Linda Tool in Red Hook, Brooklyn Finishes Green Roof Construction

Linda Tool in industrial Red Hook, New York is an unlikely place to find green space.  But, don’t tell that to owner Mike DiMarino.  Mr. DiMarino renovated the 12,500 foot factory roof into a posh “green roof.”  Located in the historic Brooklyn neighborhood, Linda Tool took another step in their mission to becoming environmentally sound with the revamp of the one-time tar roof.  Started in 2008, the roof project was recently featured for this year’s rooftop tours during NYC Wildflower Week.

Establish in 1952, Linda Tool provides “contract manufacturing of custom precision components and assemblies.”  The company branches into a variety of fields ranging from aerospace to medical devices.  Red Hook is known as a hard-working, industrial class neighborhood lined with cobblestone streets and remarkable views of Lower Manhattan and the Statue of Liberty.  Warehouses are plentiful making up the majority of the area.  Despite industrial surroundings, DiMarino’s commitment to the well being of clientele, employees and environment provided the backbone in opting for a green roof.

The Department of Energy Cost Share Grant started construction in November 2008.  The grant became reality through efforts by both Congresswoman Nydia Velasquez and Southwest Brooklyn Industrial Development Corporation (SBIDC).  Both Congresswoman Velasquez and SBIDC are rich in history, fighting for neighborhood development and environmental solutions.

Congresswoman Nydia Velasquez became the first Puerto Rican woman elected to the U.S. House of Representatives in 1992.  Since then, she has accumulated numerous awards and accolades.  Congresswoman Velasquez’s passion is rooted in economic development, community health and environment, along with equal rights.  Her work has made her a figurehead for Small Business Committee and the House Financial Services Committee.

SBIDC formed in 1978 with the goal of “providing advocacy and services to help businesses [in Brooklyn neighborhoods] grow and create employment opportunities for local residents.”  SBIDC focuses on working class neighborhoods such as Sunset Park, Red Hook and Gowanus.  Many of the areas SBIDC works with are predominantly non-English speaking, with minimal education and high poverty.  The organization’s mission spans further by providing improvements that enhance quality of life for both residents and businesses.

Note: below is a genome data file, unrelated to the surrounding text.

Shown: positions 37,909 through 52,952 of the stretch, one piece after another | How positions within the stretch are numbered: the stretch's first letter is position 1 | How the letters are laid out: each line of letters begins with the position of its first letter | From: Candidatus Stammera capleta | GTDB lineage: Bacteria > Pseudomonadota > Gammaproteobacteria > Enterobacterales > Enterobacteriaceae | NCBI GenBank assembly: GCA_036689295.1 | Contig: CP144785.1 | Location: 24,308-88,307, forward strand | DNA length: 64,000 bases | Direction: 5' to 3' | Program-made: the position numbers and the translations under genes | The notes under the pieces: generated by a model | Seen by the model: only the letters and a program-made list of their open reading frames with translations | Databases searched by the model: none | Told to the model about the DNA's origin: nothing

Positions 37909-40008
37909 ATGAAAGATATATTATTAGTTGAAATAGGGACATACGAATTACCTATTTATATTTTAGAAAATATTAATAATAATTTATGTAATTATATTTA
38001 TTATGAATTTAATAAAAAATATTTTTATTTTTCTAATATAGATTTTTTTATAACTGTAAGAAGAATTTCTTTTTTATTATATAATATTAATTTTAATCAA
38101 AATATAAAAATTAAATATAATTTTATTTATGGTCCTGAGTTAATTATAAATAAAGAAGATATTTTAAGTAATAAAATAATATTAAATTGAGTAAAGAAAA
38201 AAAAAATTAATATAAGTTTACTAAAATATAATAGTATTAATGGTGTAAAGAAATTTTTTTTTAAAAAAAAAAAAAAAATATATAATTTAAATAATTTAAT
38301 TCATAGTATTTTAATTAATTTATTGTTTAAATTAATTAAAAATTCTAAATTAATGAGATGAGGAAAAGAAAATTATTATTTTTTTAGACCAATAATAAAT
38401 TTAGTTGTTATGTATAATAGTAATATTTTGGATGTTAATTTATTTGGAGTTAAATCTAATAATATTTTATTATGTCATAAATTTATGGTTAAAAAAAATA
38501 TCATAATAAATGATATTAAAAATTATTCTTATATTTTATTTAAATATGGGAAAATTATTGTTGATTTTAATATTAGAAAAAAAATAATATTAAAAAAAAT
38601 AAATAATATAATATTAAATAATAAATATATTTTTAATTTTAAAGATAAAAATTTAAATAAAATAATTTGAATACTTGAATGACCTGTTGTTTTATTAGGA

With backing from Congresswoman Velasquez and SBIDC, DiMarino was funded a $250,000 grant to construct a green roof.  At an estimated $14 a square foot, installing a green roof is much more costly than a traditional tar roof.  However, DiMarino focused on the bigger picture of better building insulation, which will reduce heating and cooling costs by a third and rainwater absorption, which will prevent an estimated 500,000 gallons of water per year from overflowing drains.

After securing the grant, DiMarino contacted Paul Mankiewicz, director of the Gaia Institute.  The Gaia Institute is based off a scientific idea known as the Gaia hypothesis.  According to the Institute’s website, the hypothesis asserts that “the responses of life’s processes to disturbances tend to regulate the state of Earth’s conditions to favor life.”  Dr. Mankiewicz leads the staff in fulfilling the Institute’s mission of cleaning the “waste” flow of human activities to create landscapes that provides a habitat for life. 

Dr. Mankiewicz designed Linda Tool’s green roof based off the Institute’s mission creating an oasis of clovers and flowers – as Sarah Goodyear of Grist reported, “an ecosystem unto itself.”  Dr. Mankiewicz used his own patented soil blend for the project’s basis that incorporates recycled polystyrene foam and compost.  Not only does the roof provide a habitat for foliage, but in turn the foliage provides a habitat for birds, bees and butterflies.

Already eco-minded the factory recycles and reuses when possible, ensures clean air quality, installed “Mist Collectors,” which prevents machine mist from entering into shop air and changed several machine fluids to help reduce waste.  For DiMarino the plant and flower rich roof was a logical step in the factory’s quest to stay environmentally aware.   

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